The Genius Factory: The Curious History of the Nobel Prize Sperm Bank
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In 1980, Robert K. Graham, a multi-millionaire who made his fortune inventing shatterproof plastic eyeglass lenses, dreamed of a race of super geniuses; the sperm of Nobel prize winners + the eggs of Mensa women = an improved human race. And voila, the Repository fo...more
"There's nothing worse than a wish unfulfilled, except a wish fulfilled."
These two quotes sum up the gyst of what this book is primarily about. It's what happens when some baby-hungry women go shopping for superior genetic material by which to harvest the next generation of geniuses. David Plotz discusses...more
To be fair, we should make clear from the beginning that it was the media that dubbed the enterprise 'The Nobel Prize Sperm Bank'. It's official name was 'Repository for Germinal Choice'....more
The book can be a bit dry and read like a textbook at times and the author's style of describing the families reads like a poor n...more
The bank, which started as a very thinly-veiled eugenics project, only used white sperm to inseminate heterosexual, married white women. The book goes into the history of eugenics, the weird people who made the bank a reality, and the stark contrast between the initial plans and the disappointing reality.
The author met a lot of the donors as well as the "genius babies," their mothers, and their families. In...more
Except, some of those supposed "smart sperm donors" were actually shockingly average. The fatherless children become disillusioned when they trace their genetic linage and find that their sperm donor has 20 kids and lives in a ramshackle house...more
Robert Graham himself a genious disgusted by the mediocricity stumbled upon this idea (similar to hitler's Eugenics campaign but subtler in intesity of operation) and established the sperm bank.He was convinced that the offspri...more
Don't let the word "history" in the subtitle scare you. Though Plotz thoroughly recounts the sperm bank's history, he keeps it moving and interesting at every turn. He puts everything in helpful perspective. It's eye opening how new the sperm-bank industry is...and I couldn't believe some of the crazy laws that existed not so long ago calling for sterilization of the "unfit." Even the U.S. Supreme Court ruled in favor of it once! "Genius Factor" is enlightening and entertaining in equa...more
There were times the book lagged for me, but still, the contradictions in the way this sperm bank was run, and the unintended consequences that sometimes--if not often resulted--will leave me thinking for a...more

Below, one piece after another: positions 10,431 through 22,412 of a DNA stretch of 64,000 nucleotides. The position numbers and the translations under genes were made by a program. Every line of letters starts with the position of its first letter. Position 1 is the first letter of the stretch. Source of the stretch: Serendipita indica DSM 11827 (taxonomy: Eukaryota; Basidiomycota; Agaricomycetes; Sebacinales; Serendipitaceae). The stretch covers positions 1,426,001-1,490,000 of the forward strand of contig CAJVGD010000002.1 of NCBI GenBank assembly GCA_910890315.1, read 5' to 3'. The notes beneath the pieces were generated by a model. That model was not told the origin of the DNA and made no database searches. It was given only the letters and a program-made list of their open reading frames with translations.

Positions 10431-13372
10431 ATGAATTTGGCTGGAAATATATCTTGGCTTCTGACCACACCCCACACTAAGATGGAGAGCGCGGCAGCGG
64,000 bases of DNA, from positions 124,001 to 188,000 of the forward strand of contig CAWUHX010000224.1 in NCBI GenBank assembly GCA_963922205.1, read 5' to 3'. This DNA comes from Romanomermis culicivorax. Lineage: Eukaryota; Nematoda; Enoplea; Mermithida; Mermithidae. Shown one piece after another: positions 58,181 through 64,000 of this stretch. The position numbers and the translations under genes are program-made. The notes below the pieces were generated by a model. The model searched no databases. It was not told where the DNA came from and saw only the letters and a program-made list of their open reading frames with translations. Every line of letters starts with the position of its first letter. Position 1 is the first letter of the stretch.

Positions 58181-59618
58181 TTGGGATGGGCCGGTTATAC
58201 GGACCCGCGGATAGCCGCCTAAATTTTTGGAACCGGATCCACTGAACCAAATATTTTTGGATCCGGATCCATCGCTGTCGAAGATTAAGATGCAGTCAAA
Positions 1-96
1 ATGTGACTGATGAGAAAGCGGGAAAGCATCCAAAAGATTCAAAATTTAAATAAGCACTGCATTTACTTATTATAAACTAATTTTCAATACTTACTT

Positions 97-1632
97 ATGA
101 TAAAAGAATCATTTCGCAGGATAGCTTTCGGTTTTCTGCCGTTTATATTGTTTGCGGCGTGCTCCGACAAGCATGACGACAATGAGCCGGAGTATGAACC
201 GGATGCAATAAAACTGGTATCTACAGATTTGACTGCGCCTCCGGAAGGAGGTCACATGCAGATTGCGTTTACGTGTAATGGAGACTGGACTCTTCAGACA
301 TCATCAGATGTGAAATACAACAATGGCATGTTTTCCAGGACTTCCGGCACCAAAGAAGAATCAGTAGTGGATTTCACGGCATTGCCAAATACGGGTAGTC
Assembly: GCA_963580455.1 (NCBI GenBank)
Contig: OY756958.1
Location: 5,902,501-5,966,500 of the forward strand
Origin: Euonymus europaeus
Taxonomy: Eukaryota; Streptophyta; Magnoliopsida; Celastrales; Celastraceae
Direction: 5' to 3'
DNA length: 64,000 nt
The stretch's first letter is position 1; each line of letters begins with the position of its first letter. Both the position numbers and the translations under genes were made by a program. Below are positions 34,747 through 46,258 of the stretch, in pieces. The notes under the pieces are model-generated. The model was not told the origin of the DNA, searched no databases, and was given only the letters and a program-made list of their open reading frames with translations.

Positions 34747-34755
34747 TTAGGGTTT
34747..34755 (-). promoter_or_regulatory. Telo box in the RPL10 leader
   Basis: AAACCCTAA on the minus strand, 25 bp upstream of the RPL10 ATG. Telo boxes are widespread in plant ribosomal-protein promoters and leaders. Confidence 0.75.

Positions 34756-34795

Critics are split on whether the book, which emerged from a series of articles Plotz wrote for Slate, is better when it focuses on personal stories or when it discusses the larger issues. The light tone that Plotz takes is never disrespectful. The author's seeming ambivalence about the genetic component of intelligence, and the lack of scientific context, might leave the reader equally undecided about both the morality and feasibility of this exercise in voluntary eugenics. In any event, the sto...more
I was wrong. From the first page all the way through I was highly entertained. I knew next to nothing about sperm-banking when I began reading this book, but would consider myself able to share an informed opinion about the practice now.
The specific history is indeed curious, and I appreciated Plotz's ability to share it in a narrative inter-spliced...more
The author went above and beyond for the subjects of this book. He is to be commended. Unfortunately, this same care for them as people, led him to describe them in incredible detail which at times felt too much like him hammering a point home...more
The book grew out of a series of articles on Slate that Plotz has been writing over the years and focuses on the personal experiences of a few known parties, through which the story i...more
note, there are biologists who argue we stopped evolving when agriculture and air-conditioning were invented.
it also displays the poor understanding of genetics at it's time. graham may have been smart, but i think he was poorly informed. i would like to know if...more
Art imitates life, as this book doesn't seem be be cut out to be more than its subject.
The author tries to make the lack of interest of the subject with the sociological implications of the sperm-dad effect (not a father, not-not a father).
At some point the author becomes a real live journalist of a reality show I didn't want to watch...
He is the author of "The Genius Factory: The Curious History of the Nobel Prize Sperm Bank" (2005) and "Good Book: The Bizarre, Hilarious, Disturbing, Marvelous, and Inspiring Things I Learned when I Read Every Single Word of the Bible" (2009).